Diana’s racy black dress bought by fashion museum
Posted: Wednesday, June 9, 2010 8:01 pm
LONDON (AP) — A racy black gown worn by Lady Diana Spencer on one of her first official engagements has been snapped up by a Chilean fashion museum for nearly 200,000 pounds (more than $275,000) — several times the original estimate.
The strapless silk taffeta dress’s revealing cut and striking black color caused a minor scandal when Diana was pictured stepping out of a limousine in the outfit in at a London charity event in 1981. But while some thought the dress was too daring for the 19-year-old royal bride-to-be, it helped turn Diana into an overnight fashion icon.
“I think Diana didn’t really have a particular sense of style, I mean, she dressed as a typical ‘Sloane Ranger’ of that time, you know, with the skirts, cardigan, little sweater, pearls, it was kind of a uniform for girls of that age,” said Elizabeth Emanuel, who designed the black dress with her then-husband David.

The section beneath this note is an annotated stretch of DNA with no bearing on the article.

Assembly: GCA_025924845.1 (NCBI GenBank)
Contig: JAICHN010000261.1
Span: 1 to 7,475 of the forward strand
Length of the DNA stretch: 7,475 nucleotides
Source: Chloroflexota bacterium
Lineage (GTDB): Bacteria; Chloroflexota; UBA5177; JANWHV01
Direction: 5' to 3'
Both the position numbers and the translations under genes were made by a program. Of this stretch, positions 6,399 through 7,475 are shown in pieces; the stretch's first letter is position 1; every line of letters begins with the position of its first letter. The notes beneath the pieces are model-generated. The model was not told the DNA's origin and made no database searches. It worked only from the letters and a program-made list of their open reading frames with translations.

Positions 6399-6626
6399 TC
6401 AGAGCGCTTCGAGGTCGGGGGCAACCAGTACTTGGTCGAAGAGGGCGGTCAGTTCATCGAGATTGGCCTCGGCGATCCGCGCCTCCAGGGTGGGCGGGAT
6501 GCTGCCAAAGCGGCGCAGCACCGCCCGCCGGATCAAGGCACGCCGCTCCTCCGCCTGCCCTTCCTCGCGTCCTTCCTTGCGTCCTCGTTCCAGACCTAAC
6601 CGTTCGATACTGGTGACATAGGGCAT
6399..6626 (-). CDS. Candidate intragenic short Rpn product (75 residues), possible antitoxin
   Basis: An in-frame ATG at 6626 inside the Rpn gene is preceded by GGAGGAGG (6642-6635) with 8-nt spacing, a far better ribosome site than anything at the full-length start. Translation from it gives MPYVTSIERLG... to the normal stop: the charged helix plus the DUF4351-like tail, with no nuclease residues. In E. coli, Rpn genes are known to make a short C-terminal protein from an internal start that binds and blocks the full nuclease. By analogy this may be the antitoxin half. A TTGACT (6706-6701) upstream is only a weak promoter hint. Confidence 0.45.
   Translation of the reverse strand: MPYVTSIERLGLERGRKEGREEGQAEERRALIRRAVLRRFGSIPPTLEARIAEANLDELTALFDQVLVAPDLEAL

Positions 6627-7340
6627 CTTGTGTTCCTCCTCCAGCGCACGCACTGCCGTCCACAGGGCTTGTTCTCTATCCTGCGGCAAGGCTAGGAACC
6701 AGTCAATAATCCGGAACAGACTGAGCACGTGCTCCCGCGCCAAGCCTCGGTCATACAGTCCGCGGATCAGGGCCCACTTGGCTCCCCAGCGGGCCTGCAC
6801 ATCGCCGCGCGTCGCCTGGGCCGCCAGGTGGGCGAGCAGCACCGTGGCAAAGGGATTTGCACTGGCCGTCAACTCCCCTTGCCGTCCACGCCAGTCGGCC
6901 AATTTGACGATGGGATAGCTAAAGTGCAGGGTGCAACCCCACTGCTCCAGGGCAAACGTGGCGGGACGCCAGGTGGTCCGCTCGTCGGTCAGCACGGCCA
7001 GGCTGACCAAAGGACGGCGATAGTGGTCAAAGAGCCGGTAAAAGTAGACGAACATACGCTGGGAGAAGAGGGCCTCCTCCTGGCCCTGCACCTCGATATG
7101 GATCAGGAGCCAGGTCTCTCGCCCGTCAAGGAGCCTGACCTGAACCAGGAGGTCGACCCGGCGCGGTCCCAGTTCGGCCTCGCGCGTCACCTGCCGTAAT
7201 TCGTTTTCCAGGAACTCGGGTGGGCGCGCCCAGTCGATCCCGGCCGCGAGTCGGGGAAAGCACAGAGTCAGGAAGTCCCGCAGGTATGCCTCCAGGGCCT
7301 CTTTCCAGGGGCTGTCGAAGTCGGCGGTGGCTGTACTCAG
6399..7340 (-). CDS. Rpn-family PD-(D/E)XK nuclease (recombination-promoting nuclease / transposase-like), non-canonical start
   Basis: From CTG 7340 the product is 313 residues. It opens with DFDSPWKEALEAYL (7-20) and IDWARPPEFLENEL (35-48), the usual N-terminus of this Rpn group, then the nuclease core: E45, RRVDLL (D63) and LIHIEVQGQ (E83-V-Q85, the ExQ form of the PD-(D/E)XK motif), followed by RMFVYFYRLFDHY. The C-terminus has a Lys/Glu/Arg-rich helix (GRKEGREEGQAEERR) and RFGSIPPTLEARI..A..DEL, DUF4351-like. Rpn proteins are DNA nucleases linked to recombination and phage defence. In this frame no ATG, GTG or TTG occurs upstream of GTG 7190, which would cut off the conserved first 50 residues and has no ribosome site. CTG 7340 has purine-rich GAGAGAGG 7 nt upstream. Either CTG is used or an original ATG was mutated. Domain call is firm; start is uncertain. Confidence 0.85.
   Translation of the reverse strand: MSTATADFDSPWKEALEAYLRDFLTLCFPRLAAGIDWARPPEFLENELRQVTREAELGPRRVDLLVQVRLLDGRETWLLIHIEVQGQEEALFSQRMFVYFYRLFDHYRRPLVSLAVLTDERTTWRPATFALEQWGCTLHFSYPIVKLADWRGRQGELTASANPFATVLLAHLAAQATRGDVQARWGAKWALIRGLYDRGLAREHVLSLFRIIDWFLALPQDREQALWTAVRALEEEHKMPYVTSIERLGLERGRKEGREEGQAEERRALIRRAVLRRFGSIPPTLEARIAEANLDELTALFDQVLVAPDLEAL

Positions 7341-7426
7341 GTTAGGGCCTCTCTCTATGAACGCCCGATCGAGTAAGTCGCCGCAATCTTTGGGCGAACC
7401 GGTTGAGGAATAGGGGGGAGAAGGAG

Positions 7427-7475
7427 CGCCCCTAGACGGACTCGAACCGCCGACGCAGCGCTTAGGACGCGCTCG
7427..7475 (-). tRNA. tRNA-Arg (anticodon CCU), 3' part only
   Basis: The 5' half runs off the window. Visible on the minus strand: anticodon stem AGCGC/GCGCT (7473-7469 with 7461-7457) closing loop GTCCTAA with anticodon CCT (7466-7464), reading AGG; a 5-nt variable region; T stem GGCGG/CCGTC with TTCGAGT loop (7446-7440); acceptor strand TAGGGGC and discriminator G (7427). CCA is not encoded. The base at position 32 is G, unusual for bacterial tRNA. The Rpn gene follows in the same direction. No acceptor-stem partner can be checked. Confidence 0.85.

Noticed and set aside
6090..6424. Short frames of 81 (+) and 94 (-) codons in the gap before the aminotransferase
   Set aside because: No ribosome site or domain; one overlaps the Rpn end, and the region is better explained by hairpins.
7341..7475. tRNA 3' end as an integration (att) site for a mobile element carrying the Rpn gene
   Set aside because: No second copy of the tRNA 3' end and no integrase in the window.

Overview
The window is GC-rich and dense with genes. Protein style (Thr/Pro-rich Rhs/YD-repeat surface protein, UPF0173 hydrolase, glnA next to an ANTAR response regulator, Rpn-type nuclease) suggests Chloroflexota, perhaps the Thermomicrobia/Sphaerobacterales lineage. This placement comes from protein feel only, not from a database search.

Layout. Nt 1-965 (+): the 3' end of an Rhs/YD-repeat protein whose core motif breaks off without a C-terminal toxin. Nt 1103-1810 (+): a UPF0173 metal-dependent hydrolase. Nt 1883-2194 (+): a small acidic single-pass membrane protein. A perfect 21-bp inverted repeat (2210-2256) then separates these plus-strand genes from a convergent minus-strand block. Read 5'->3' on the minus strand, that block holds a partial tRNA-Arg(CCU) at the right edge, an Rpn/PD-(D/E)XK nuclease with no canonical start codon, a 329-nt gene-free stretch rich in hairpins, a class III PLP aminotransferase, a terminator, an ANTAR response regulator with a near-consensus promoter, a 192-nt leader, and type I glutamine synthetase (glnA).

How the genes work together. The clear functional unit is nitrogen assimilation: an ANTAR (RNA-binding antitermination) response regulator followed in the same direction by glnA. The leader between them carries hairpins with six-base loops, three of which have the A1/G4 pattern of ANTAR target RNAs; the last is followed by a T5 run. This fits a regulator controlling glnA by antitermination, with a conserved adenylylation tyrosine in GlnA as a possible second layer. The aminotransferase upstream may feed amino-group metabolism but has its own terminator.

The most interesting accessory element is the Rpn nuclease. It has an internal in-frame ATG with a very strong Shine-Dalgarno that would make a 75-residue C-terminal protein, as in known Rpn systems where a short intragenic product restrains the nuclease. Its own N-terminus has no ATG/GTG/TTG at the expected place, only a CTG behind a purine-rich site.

Emanuel said the couple didn’t anticipate the reaction the dress would draw.
“Royals aren’t supposed to wear black, apart from when in mourning,” she said. “And you know, it was dangerously low … So of course when she did wear it the press went absolutely crazy and every front page had pictures of Diana wearing the black dress stepping out of the car.
“I think from that minute on, Diana became a fashion icon that the press couldn’t wait to see what she would be wearing next.”
The dress was part of a collection that includes the blouse Diana wore for her official engagement portrait in 1981, and the cotton toile prototype of her wedding gown — also designed by the Emanuels — which was used to ensure the fit was just right.
Also for sale were sketches, notes, invoices connected with her wedding to Prince Charles — including the handbag Emanuel carried to the event at St. Paul’s Cathedral on July 29, 1981.
Chile’s Museo de la Moda paid 192,000 pounds (about $276,500) for the dress, a price that includes the buyer’s premium.
The Emanuels, who are no longer married, were the sellers.
Published in The Messenger 6.9.10